The five mini-theories described in this entry collectively constitute the broader SDT framework. Research within sport and exercise has been central to developments and applications pertinent to SDT, since early work on CET through to recent applications of GCT. Within the contexts of sport and exercise, research has focused on the differential effects of differing types of motivation and the important implications that result from acting through these reasons for a range of outcome variables such as well-being, behavioral persistence, effortful engagement, and performance. A similar line of inquiry has recently emerged with regards to exercise-based goal contents. Work has also been conducted to better understand the social contexts and goal inducements that facilitate versus undermine autonomous engagement, detailing how communications, feedback, rewards, and relational supports contribute to or derail volition and wellness in these domains. This work has become increasingly couched within BPNT as researchers attempt to better delineate the supports (and thwarts) of basic psychological needs. In better understanding what social supports and goal inducements are supportive of basic psychological needs, there has been an emergence of more applied research and intervention work using SDT.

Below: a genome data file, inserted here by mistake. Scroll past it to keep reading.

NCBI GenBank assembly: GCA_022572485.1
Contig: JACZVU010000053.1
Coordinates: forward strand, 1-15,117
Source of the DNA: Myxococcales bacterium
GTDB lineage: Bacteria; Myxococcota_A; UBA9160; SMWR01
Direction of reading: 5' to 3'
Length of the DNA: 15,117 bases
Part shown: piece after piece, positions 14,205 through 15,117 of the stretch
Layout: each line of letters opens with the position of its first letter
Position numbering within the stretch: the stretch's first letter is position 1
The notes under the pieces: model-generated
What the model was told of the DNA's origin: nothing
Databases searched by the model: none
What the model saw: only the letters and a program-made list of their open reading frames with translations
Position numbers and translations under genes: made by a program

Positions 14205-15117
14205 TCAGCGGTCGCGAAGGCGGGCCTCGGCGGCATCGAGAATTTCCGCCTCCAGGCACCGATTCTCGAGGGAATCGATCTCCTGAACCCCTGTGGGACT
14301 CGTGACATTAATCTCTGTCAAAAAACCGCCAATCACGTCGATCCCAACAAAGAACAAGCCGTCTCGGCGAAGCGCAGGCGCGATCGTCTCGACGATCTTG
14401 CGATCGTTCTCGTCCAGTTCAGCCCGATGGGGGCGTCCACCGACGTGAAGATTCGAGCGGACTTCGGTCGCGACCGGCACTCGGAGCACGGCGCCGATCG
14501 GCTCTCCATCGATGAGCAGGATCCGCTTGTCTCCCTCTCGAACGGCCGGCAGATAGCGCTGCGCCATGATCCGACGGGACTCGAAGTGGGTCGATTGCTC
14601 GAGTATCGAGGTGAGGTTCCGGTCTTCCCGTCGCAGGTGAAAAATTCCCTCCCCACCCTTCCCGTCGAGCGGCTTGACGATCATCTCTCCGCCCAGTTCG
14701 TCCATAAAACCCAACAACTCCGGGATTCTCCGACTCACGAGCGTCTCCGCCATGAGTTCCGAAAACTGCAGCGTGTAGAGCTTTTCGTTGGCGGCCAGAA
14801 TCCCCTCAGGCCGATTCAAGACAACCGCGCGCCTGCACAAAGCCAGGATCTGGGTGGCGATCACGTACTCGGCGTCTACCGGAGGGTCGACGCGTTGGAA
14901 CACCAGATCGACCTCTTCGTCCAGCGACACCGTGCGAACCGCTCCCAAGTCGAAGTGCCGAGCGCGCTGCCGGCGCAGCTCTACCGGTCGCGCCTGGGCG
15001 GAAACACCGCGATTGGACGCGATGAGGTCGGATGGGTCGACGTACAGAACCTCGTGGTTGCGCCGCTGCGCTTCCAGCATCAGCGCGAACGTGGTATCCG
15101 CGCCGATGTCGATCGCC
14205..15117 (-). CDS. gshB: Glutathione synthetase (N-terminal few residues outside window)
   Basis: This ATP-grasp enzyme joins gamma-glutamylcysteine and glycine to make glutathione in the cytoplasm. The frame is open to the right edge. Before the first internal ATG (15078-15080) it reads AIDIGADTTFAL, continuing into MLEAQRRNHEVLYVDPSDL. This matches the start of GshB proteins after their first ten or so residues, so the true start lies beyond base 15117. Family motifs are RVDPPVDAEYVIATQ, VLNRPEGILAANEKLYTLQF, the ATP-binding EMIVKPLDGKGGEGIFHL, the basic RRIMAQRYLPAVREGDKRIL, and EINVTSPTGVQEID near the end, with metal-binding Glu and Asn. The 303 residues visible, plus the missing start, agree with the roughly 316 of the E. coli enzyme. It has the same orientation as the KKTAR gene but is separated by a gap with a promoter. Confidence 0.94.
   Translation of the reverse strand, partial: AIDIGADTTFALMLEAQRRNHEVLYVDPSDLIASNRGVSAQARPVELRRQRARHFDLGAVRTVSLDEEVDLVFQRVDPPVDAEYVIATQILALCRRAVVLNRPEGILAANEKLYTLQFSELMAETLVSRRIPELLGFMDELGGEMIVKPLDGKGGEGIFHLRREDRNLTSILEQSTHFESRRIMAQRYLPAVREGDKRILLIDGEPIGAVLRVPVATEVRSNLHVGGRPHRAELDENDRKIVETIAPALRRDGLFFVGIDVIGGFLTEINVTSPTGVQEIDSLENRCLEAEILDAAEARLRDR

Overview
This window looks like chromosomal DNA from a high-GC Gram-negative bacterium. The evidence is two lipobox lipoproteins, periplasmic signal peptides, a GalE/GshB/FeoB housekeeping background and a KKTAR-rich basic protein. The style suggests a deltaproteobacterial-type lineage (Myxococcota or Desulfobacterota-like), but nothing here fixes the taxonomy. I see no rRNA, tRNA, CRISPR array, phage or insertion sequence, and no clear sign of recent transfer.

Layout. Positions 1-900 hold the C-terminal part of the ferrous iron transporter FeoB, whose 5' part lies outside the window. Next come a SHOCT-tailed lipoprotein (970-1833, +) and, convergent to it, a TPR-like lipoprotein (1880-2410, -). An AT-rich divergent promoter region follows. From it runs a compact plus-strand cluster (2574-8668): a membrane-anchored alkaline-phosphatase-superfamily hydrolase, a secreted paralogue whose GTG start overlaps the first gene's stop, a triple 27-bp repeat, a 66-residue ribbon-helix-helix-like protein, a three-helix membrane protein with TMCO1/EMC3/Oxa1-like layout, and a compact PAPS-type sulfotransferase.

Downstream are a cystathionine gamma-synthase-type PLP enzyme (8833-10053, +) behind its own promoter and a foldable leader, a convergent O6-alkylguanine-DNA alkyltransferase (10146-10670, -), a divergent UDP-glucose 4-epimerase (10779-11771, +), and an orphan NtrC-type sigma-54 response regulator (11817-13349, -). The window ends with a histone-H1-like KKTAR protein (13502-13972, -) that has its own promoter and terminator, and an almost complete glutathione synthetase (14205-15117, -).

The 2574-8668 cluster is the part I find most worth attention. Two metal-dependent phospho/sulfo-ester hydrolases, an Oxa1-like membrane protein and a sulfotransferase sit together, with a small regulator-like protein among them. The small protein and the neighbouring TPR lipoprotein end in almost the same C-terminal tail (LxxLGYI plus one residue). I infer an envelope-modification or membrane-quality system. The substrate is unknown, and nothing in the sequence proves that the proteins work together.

Although not as yet formalized within the mini-theories of SDT, a number of processes and phenomena that hold relevance to sport and exercise are addressed from the SDT perspective. These processes include the study of vitality (i.e., a marker of mental and physical energy), the positive effects to well-being of being within the natural environment, the study of close relationships, and the role of mindfulness (or awareness) in autonomous functioning.